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Data linkage can reduce the burden and increase the opportunities in the implementation of Value-Based Health Care policy: a study in patients with ulcerative colitis (PROUD-UC Study)
International Journal of Population Data Science, Volume: 6, Issue: 3
Swansea University Authors: John Walshe, Ashley Akbari , Hamish Laing
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DOI (Published version): 10.23889/ijpds.v6i3.1705
IntroductionHealthcare systems face rising demand and unsustainable cost pressures. In response, health policymakers are adopting Value-Based Health Care (VBHC), targeting available resources to achieve the best possible patient outcomes at the lowest possible cost and actively disinvesting in care...
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IntroductionHealthcare systems face rising demand and unsustainable cost pressures. In response, health policymakers are adopting Value-Based Health Care (VBHC), targeting available resources to achieve the best possible patient outcomes at the lowest possible cost and actively disinvesting in care of low-value. This requires the evaluation of longitudinal clinical and patient reported outcome measures (PROMs) at an individual-level and population-scale, which can create significant data challenges. Achieving this through routinely collected electronic health record (EHR) data-linkage could facilitate the implementation of VBHC without an unacceptable data burden on patients or health systems and release time for higher-value activities.ObjectivesOur study tested the ability to report an international, patient-centred outcome dataset (ICHOM-IBD) using only anonymised individual-level population-scale linked electronic health record (EHR) data sources, including clinical and patient-reported outcomes, in a cohort of patients with moderate-to-severe ulcerative colitis (UC), receiving biopharmaceutical therapies ("biologics") in a single, publicly funded, healthcare system.ResultsWe identified a cohort of 17,632 patients with UC in Wales and a cohort from two Health Boards of 447 patients with UC receiving biologics. 112 of these patients had completed 866 condition-specific PROMs during their biologics treatment. 44 out of 59 (74.6%) items in the ICHOM-IBD could be derived from routinely collected data of which a primary care source was essential for eight items and desirable for 21.ConclusionsWe demonstrated that it is possible to report most but not all the ICHOM-IBD outcomes using routinely collected data from multiple sources without additional system burden, potentially supporting Value-Based Health Care implementation with population data science. As digital collection of PROMs and use of condition-specific registries grow, greater utility of this approach can be anticipated. We have identified that the availability of longitudinal primary and secondary care data linked with PROMs is essential for this to be possible.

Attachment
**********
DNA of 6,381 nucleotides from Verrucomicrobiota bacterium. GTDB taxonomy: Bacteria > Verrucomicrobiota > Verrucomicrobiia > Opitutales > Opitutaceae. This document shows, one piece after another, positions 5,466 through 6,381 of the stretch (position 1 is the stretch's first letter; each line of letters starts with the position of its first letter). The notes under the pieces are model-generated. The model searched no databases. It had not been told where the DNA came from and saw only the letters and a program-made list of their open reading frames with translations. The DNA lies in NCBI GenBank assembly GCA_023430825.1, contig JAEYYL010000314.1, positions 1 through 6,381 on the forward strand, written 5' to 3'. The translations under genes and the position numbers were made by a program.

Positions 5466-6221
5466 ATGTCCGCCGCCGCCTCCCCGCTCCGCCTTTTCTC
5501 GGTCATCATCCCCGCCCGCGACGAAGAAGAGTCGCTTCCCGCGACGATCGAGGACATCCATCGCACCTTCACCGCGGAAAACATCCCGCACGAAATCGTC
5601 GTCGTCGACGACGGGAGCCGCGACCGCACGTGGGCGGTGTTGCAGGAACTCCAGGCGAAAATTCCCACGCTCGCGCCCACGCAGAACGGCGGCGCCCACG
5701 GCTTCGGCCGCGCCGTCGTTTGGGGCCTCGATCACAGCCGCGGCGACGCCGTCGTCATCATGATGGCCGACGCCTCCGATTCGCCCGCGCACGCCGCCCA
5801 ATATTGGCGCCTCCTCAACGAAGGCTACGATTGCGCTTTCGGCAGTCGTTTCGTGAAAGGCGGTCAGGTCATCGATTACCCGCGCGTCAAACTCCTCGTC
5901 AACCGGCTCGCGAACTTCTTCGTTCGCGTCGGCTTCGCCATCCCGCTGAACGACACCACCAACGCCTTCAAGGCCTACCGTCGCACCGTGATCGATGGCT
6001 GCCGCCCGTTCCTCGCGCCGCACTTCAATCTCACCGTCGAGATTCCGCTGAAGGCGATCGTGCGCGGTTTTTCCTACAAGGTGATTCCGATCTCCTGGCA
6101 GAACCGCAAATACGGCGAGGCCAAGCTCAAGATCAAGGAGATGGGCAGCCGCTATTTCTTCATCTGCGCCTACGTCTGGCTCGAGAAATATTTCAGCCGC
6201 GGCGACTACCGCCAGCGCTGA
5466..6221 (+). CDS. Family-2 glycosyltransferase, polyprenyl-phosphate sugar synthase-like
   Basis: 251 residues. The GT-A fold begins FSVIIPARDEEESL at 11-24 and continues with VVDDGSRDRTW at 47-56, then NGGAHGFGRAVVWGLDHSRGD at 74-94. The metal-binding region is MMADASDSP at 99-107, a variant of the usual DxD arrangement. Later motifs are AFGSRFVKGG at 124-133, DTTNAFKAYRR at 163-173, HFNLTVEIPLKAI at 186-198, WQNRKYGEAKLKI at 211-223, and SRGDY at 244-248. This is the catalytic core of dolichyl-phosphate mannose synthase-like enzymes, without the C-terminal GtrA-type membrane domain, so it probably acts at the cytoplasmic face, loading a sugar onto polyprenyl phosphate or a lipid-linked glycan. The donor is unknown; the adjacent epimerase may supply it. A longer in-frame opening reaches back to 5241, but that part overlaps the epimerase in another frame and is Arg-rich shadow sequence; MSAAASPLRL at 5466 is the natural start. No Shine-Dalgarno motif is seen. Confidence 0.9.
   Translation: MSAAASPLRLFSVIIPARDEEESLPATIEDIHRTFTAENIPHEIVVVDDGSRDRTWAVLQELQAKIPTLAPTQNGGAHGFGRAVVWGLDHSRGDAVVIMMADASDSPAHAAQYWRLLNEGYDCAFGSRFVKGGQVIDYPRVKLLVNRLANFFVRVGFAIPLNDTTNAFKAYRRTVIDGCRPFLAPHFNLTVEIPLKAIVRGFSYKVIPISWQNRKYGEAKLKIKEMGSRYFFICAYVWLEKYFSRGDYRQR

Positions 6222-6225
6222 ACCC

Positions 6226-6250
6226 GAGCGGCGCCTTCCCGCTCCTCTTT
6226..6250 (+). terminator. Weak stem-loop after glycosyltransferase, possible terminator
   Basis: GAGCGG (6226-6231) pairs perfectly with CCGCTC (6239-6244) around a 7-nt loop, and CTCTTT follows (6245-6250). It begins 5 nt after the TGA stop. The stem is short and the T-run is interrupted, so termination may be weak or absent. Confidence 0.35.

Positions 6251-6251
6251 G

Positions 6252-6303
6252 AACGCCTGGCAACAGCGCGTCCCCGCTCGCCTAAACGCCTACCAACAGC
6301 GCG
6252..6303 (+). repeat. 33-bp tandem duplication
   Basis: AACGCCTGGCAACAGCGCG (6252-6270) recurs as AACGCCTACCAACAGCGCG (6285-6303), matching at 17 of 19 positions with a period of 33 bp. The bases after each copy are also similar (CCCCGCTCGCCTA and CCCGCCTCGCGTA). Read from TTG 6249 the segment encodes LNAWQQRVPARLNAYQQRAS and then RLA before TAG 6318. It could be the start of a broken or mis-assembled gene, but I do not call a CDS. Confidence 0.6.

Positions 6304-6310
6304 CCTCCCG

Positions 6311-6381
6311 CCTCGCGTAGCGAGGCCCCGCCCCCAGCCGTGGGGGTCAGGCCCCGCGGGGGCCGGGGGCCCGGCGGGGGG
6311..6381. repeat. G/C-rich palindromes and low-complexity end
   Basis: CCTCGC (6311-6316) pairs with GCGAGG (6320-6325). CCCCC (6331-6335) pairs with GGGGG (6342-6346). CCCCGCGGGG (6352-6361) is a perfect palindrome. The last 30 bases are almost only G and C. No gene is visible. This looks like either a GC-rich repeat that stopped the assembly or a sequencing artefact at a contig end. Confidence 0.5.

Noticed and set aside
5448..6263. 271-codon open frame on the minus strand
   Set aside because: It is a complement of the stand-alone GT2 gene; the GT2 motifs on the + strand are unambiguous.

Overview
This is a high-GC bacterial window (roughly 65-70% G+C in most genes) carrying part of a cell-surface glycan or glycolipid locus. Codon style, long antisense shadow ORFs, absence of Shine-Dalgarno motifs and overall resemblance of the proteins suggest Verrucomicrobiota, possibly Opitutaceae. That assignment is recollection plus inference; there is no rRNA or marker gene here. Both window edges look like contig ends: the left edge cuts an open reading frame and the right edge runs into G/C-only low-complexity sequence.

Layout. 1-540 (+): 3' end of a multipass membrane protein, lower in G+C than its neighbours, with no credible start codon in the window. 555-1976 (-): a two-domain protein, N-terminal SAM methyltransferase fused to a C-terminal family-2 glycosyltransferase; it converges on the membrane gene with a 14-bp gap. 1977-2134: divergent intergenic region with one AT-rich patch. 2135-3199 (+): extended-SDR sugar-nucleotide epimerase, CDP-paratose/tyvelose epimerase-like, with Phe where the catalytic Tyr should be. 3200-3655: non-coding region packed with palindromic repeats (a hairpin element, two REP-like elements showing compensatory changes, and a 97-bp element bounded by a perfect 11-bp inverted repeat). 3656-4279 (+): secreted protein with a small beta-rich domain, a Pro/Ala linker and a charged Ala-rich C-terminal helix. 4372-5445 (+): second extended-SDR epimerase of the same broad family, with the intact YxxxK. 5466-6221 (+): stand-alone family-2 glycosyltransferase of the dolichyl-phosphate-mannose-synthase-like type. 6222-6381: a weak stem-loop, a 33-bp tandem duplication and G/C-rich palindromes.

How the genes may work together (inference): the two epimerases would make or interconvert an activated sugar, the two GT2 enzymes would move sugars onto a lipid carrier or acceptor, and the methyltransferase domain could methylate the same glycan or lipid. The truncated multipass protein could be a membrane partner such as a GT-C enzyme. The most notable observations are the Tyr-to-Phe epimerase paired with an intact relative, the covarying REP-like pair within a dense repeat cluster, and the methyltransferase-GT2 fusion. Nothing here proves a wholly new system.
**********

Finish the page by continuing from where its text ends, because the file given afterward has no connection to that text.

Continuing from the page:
Availability of data and materials:The data used in this study are available in the SAIL Databankat Swansea University, Swansea, UK, but as restrictions applythey are not publicly available. All proposals to use SAILdata are subject to review by an independent InformationGovernance Review Panel (IGRP). Before any data can beaccessed, approval must be given by the IGRP. The IGRPgives careful consideration to each project to ensure properand appropriate use of SAIL data. When access has been granted, it is gained through a privacy protecting safe-haven and remote access system referred to as the SAILGateway. SAIL has established an application process to befollowed by anyone who would like to access data via SAIL athttps://www.saildatabank.com/application-process.
data science; health policy; value-based health care; colitis, ulcerative; patient reported outcomemeasure; routinely collected health data
Faculty of Medicine, Health and Life Sciences
JW, AA, and HL are employees of Swansea University,which received partial funding from Pfizer in connection withthe development of this manuscript.The research output relates to delivery of the EuropeanRegional Development Fund co-funded ACCELERATE projectinvolving Operations supported by the West Wales &Valleys and South-East Wales ERDF EU Structural FundsProgramme.AA and this work were supported by Health Data ResearchUK, which receives its funding from HDR UK Ltd (HDR-9006)funded by the UK Medical Research Council, Engineeringand Physical Sciences Research Council, Economic and SocialResearch Council, Department of Health and Social Care(England), Chief Scientist Office of the Scottish GovernmentHealth and Social Care Directorates, Health and Social CareResearch and Development Division (Welsh Government),Public Health Agency (Northern Ireland), British HeartFoundation (BHF) and the Wellcome Trust. This work wassupported by the ADR Wales programme of work. The ADRWales programme of work is aligned to the priority themesas identified in the Welsh Government’s national strategy:Prosperity for All. ADR Wales brings together data scienceexperts at Swansea University Medical School, staff from theWales Institute of Social and Economic Research, Data andMethods (WISERD) at Cardiff University and specialist teamswithin the Welsh Government to develop new evidence whichsupports Prosperity for All by using the SAIL Databank atSwansea University, to link and analyse anonymised data. ADRWales is part of the Economic and Social Research Council(part of UK Research and Innovation) funded ADR UK (grantES/S007393/1).